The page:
Improvements in the cost and energy density of lithium-ion batteries opened the door to affordable EVs.

Or at least that was the idea.

The obstacles to building affordable EVs were daunting.

First, BYD had to learn how to make petrol-powered cars in order to develop a brand and test manufacturing techniques.

Then it had to solve the engineering challenges associated with running a car on battery power instead of internal combustion.

It also had to bring down the then-sky-high cost of lithium-ion batteries.

And it had to do this before its larger and more experienced rivals.

Despite everything, Mr Wang was confident. The CEO told reporters in 2008 that BYD would be the world’s largest car company by 2025.

EVs, he said, were a blank canvas for the car industry. The future was up for grabs.

“We’re talking new cars and ever­yone is starting from the same point.”

The uphill struggle to make an EV for the masses

Tu Le, founder of the consulting firm Sino Auto Insights, recalls seeing a BYD car for the first time in 2009.

“The vehicles in the early days were complete trash,” he says.

“The doors were paper thin and it would disintegrate if hit by any large vehicle.”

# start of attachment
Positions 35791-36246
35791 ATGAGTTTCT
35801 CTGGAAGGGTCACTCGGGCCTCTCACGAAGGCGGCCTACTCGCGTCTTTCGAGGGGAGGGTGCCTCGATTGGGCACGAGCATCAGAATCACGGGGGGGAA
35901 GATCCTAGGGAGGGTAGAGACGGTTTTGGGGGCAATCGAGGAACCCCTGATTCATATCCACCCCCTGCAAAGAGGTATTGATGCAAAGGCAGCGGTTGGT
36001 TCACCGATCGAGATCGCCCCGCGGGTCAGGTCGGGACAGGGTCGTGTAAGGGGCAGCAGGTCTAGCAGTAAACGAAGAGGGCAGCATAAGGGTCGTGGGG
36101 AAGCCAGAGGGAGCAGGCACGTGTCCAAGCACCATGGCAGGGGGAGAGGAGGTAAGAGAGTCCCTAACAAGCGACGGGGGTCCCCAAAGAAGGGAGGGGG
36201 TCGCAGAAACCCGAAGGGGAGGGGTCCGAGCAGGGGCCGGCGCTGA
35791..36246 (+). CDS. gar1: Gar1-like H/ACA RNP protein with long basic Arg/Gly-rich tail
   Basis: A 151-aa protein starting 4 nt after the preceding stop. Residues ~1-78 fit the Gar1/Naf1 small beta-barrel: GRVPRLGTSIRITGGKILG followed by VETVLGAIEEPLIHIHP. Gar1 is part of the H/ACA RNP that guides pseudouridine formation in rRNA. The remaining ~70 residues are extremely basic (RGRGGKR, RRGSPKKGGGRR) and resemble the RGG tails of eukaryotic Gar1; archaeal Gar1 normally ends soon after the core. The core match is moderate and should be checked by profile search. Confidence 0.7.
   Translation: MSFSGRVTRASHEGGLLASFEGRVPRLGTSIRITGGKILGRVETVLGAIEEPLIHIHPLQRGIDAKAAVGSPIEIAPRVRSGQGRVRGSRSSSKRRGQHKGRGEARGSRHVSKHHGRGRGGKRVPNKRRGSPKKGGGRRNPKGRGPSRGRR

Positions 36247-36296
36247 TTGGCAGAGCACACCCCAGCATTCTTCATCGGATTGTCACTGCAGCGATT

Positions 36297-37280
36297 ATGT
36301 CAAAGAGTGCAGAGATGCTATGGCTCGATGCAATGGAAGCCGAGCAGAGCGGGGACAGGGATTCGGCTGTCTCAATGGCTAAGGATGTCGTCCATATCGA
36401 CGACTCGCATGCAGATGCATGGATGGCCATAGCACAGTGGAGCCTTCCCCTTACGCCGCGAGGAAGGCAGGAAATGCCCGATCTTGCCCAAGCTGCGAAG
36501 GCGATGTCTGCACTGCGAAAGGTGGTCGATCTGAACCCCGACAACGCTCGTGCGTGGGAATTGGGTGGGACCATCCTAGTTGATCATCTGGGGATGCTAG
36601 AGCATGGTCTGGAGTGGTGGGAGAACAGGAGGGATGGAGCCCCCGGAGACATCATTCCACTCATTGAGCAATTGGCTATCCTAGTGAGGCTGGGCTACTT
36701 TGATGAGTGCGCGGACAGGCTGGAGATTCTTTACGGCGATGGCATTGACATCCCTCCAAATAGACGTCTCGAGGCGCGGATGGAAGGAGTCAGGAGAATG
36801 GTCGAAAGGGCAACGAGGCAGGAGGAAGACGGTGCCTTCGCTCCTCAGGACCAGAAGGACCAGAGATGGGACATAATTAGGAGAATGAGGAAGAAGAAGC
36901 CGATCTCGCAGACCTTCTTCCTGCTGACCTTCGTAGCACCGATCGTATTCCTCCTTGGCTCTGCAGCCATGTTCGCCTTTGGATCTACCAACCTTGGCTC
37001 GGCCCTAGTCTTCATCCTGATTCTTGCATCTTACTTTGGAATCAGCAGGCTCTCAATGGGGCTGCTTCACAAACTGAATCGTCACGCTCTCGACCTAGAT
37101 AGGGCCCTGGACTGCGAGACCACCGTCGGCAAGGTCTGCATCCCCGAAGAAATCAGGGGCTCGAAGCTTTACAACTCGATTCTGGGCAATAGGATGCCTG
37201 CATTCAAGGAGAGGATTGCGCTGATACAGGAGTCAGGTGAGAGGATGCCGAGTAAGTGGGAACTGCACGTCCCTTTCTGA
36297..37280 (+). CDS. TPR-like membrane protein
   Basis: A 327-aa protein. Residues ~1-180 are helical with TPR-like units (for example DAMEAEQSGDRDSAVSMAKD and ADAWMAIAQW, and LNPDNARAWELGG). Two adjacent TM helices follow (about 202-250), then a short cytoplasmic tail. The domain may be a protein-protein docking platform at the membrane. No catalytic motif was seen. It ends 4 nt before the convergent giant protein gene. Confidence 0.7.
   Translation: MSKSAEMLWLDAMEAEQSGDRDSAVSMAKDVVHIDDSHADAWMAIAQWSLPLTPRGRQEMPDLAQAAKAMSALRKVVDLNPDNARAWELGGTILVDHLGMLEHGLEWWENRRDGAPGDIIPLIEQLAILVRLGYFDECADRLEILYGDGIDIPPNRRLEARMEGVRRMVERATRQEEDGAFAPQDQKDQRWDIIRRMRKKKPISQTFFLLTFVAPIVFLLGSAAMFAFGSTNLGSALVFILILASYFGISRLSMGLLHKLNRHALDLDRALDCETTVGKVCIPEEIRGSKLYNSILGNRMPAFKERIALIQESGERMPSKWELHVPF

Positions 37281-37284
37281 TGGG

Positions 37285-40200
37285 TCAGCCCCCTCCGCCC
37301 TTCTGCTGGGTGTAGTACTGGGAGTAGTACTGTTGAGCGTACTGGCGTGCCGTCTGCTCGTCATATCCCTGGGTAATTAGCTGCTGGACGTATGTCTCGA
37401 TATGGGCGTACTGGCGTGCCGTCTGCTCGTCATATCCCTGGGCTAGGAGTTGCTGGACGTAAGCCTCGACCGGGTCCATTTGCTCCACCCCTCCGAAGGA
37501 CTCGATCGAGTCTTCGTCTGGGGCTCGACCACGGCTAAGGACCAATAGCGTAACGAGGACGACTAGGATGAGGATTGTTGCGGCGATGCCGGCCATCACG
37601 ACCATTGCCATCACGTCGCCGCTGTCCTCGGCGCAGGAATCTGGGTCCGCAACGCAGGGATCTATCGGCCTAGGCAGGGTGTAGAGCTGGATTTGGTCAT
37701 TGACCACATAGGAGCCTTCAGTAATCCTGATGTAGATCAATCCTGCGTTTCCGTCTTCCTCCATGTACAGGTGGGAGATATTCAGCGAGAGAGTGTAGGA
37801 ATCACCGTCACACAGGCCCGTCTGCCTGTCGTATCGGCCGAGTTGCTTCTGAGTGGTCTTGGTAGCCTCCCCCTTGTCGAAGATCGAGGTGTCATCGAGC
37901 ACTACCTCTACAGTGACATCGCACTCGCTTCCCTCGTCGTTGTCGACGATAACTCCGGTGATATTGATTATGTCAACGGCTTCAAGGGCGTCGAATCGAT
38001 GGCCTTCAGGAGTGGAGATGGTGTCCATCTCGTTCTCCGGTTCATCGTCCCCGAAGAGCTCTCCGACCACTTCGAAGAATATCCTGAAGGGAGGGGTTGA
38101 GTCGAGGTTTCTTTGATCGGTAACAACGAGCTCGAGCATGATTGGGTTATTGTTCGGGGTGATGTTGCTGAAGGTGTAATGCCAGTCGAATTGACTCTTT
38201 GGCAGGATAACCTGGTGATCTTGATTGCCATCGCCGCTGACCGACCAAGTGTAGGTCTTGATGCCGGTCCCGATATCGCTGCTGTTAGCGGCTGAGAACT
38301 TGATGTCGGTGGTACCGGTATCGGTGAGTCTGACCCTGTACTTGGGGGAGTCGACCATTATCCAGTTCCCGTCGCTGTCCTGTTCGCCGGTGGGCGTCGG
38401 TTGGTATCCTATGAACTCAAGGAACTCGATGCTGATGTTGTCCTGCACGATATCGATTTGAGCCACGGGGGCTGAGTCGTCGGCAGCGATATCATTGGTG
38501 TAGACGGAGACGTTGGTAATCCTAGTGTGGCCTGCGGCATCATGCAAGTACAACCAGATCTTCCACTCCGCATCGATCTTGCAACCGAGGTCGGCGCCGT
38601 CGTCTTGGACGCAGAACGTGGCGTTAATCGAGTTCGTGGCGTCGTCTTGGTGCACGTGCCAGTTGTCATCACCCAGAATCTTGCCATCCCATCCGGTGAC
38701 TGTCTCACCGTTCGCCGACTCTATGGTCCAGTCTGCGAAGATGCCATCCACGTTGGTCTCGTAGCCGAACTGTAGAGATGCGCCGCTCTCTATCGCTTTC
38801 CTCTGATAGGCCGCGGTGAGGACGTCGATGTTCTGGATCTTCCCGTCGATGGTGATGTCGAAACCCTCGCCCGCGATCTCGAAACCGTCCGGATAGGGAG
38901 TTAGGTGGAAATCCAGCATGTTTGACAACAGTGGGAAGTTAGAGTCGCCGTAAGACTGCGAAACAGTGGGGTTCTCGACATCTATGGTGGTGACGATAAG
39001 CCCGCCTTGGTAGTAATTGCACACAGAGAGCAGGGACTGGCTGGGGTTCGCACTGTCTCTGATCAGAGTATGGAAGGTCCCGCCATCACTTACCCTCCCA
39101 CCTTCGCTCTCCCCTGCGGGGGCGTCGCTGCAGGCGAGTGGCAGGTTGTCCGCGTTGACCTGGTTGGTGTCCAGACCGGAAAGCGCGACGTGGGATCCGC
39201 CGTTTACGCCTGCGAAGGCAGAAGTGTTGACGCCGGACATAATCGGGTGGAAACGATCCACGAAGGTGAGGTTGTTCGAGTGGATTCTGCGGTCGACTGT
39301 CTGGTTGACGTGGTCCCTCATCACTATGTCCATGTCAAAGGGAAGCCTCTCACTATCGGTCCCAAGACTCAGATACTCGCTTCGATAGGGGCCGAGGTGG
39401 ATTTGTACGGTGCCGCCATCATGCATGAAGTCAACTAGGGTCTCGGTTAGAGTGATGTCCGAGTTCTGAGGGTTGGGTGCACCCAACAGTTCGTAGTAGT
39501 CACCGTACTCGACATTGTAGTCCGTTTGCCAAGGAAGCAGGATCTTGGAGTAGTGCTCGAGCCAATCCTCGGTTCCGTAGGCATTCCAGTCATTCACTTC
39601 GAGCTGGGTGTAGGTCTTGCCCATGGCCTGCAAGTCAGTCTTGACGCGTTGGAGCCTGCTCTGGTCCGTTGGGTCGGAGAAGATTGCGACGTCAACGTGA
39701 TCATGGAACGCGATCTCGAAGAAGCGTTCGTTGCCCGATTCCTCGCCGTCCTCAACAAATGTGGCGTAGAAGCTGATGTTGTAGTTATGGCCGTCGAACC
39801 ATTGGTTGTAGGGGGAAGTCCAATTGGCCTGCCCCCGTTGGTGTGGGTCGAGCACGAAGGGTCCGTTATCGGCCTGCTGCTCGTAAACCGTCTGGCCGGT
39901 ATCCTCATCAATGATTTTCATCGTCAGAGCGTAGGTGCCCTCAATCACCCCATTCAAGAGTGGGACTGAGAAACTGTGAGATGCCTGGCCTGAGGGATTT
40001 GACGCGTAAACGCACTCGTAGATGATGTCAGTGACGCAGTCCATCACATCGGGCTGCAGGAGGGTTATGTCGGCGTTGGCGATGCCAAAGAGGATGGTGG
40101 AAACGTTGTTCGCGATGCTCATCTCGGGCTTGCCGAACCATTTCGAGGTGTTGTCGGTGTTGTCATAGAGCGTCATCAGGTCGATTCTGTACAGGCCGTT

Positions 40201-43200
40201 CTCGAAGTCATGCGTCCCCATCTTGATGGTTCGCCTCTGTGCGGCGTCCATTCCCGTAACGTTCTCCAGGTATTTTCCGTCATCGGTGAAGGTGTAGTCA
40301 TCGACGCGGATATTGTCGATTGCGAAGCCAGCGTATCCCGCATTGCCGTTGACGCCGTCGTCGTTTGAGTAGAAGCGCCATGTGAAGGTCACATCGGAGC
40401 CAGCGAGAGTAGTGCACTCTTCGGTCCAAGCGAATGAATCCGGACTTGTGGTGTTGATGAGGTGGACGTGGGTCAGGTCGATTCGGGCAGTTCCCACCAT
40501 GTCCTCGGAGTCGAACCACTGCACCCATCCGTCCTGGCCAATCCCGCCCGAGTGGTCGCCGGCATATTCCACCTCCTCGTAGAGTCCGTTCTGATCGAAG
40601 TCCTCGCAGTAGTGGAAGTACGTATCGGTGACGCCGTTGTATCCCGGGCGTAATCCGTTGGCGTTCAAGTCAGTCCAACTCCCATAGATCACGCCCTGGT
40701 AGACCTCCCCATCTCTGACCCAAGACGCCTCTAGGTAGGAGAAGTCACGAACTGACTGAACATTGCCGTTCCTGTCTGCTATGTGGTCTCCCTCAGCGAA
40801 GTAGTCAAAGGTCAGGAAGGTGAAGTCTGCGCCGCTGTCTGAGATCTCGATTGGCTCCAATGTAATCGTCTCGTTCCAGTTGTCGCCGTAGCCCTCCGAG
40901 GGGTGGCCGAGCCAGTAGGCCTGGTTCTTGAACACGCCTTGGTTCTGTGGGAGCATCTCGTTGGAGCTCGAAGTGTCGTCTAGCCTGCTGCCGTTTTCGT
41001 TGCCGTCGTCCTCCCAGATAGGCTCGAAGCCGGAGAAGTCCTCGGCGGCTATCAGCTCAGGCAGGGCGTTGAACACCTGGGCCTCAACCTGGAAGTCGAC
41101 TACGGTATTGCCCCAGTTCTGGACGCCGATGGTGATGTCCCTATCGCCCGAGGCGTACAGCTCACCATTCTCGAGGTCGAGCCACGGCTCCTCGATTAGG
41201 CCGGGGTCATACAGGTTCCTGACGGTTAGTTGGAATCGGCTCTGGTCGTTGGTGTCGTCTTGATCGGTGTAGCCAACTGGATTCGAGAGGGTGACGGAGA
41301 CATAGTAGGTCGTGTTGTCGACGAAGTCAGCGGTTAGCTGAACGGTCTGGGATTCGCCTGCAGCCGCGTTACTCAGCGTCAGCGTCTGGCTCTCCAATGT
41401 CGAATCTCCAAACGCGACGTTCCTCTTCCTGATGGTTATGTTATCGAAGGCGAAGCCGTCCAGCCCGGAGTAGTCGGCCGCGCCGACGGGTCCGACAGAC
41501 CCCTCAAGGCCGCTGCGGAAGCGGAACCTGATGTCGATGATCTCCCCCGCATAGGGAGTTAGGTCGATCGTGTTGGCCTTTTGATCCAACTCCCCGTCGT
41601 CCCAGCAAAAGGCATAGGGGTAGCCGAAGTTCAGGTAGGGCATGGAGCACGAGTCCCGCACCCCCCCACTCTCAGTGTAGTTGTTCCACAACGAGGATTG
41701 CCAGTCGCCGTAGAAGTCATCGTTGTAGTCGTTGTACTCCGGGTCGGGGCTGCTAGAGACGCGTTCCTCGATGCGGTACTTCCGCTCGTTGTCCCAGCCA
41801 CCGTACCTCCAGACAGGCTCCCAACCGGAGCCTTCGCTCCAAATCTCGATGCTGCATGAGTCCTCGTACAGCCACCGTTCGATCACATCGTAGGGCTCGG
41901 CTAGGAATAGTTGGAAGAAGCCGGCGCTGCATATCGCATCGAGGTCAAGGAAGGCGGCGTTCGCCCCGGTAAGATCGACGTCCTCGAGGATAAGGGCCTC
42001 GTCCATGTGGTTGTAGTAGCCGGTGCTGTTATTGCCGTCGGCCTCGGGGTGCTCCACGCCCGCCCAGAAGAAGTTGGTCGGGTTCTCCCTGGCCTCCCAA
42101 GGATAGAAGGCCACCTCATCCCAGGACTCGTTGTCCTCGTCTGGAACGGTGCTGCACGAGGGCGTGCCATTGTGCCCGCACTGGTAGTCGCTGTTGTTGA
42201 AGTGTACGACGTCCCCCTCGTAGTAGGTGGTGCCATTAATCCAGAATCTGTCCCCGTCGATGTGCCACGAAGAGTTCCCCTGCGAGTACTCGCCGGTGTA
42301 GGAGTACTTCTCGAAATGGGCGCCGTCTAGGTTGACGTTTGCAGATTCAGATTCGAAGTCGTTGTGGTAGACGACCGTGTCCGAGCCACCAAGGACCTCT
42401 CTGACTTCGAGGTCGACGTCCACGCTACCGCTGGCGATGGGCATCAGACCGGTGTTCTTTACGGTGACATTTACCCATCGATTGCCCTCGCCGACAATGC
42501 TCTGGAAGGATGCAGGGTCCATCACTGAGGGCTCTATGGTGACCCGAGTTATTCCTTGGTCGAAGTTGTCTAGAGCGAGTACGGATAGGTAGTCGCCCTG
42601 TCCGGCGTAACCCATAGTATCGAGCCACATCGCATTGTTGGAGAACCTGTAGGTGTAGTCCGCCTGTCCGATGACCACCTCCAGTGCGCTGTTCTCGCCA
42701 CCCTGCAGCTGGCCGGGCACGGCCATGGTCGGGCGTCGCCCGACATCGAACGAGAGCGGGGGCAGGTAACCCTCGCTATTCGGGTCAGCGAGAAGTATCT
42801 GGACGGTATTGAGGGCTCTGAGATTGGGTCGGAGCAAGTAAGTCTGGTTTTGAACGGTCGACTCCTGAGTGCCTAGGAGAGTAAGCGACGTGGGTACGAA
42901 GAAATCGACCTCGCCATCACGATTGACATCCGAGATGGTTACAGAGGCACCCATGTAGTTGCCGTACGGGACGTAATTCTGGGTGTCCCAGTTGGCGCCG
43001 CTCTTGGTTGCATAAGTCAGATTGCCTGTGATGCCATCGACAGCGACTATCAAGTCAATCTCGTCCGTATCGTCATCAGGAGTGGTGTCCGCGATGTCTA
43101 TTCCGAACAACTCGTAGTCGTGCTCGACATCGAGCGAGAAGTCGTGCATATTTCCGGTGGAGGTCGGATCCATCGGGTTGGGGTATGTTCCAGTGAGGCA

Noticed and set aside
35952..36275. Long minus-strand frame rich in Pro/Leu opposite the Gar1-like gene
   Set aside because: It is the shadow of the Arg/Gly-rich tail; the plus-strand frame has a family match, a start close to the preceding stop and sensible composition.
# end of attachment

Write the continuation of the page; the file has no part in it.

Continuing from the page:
He didn’t think the company would thrive.

But others disagreed, and one in particular had deep pockets.

In 2008, at the height of the global financial crisis, Warren Buffet’s investment subsidiary bought a 10 per cent stake in BYD.

Western media described Mr Wang, with a ballpoint pen tucked in his short-sleeved shirt pocket, as a “Chinese Bill Gates”.

“Mr Buffett is clearly betting that he will be the geek who launches the next revolution in automotive technology,” one reporter wrote.

A few years later, Tesla CEO Elon Musk was asked if BYD was a potential rival in the EV space.

His reply was incredulous.

“Have you seen their car?” he replied with a smirk.

But over the next 13 years, Mr Buffet’s $US230 million investment swelled to $US6 billion, a return of about 3,000 per cent.

Helped by generous government subsidies for battery manufacturing, BYD set out to make EVs as affordable as pure combustion cars.

Not even Tesla, the market pioneer, had been able to do this.

BYD was effectively trying to dethrone the internal combustion engine.